Integrating a gender perspective into applied research on collective action and property rights is of particular importance because gender is a significant determinant of the distribution of rights, resources, and responsibilities within both the household and the community. Research related to this topic analyzes the ways in which gender issues affect property rights and the use of natural resources in developing countries. It examines the informal practices of resource use, usually involving multiple uses by multiple users. Also, CAPRi research explores how gender shapes women’s and men’s incentives and abilities to engage in and benefit from effective collective action as well as how different collective action institutions affect gender equity and poverty reduction. Research questions include:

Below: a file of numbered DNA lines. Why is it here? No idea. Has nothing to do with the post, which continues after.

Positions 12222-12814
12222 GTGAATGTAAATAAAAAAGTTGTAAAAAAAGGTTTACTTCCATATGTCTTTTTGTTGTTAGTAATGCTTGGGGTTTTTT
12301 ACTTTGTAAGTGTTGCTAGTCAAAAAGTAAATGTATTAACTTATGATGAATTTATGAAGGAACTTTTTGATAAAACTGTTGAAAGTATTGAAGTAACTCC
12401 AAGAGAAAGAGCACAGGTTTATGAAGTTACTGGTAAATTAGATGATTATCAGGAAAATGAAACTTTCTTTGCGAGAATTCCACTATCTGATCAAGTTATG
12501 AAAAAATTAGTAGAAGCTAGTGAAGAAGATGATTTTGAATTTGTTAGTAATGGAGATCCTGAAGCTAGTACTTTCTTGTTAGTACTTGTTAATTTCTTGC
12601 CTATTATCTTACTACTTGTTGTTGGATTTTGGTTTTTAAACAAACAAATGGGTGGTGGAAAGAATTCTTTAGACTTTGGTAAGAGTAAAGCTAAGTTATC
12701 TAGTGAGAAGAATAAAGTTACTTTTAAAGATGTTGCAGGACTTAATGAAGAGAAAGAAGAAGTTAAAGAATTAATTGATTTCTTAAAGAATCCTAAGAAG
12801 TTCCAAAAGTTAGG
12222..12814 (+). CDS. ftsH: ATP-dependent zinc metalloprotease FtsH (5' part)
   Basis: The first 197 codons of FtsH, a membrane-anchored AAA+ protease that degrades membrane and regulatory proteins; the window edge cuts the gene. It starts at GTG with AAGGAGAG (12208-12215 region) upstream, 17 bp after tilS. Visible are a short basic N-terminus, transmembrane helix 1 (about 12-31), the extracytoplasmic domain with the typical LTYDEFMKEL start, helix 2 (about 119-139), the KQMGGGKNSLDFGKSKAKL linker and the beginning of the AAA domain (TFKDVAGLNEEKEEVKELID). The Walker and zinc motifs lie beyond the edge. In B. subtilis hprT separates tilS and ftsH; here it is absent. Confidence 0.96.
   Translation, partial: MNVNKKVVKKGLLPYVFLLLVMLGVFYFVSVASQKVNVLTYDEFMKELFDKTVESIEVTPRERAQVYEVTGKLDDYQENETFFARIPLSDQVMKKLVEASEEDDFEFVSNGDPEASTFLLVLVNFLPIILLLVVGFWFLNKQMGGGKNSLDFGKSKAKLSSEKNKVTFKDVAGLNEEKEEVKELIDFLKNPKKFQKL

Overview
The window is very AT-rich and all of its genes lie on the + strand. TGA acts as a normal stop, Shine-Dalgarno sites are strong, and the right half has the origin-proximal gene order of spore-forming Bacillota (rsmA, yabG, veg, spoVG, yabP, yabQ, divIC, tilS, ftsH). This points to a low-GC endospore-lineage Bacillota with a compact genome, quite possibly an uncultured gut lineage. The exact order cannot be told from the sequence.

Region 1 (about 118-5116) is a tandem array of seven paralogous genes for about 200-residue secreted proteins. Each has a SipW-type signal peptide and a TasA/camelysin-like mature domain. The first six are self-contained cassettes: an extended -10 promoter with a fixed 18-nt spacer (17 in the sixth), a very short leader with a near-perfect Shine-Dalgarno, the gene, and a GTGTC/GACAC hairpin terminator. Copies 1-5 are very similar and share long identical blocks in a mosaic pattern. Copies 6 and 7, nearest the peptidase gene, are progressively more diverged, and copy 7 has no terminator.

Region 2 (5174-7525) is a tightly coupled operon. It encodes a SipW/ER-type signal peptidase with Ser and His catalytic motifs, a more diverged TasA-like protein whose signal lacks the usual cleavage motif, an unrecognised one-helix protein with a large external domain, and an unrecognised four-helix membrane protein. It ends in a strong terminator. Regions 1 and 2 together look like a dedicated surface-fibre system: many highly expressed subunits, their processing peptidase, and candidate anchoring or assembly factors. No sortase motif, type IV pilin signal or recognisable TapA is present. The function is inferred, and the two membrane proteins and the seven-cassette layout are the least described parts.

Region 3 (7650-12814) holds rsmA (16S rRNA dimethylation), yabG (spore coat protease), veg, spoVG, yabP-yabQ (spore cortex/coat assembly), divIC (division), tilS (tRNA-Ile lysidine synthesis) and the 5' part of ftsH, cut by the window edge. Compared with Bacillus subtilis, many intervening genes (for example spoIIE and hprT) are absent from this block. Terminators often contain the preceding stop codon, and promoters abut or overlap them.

- What is the impact of collective action and property rights institutions, and also of social norms and practices, legal and governance factors, markets, and religion on gender roles?
- What different strategies do women and men employ to participate in collective action?
- How do men and women negotiate access to resources?
- Do different levels of men’s and women’s involvement in the group lead to a change in its effectiveness both in terms of meeting collective goals and the process by which the group tries to achieve those goals?
- How do collective action dynamics impact the degree of gender segregation in a society?
CAPRI is currently supporting two research projects on gender and collective action.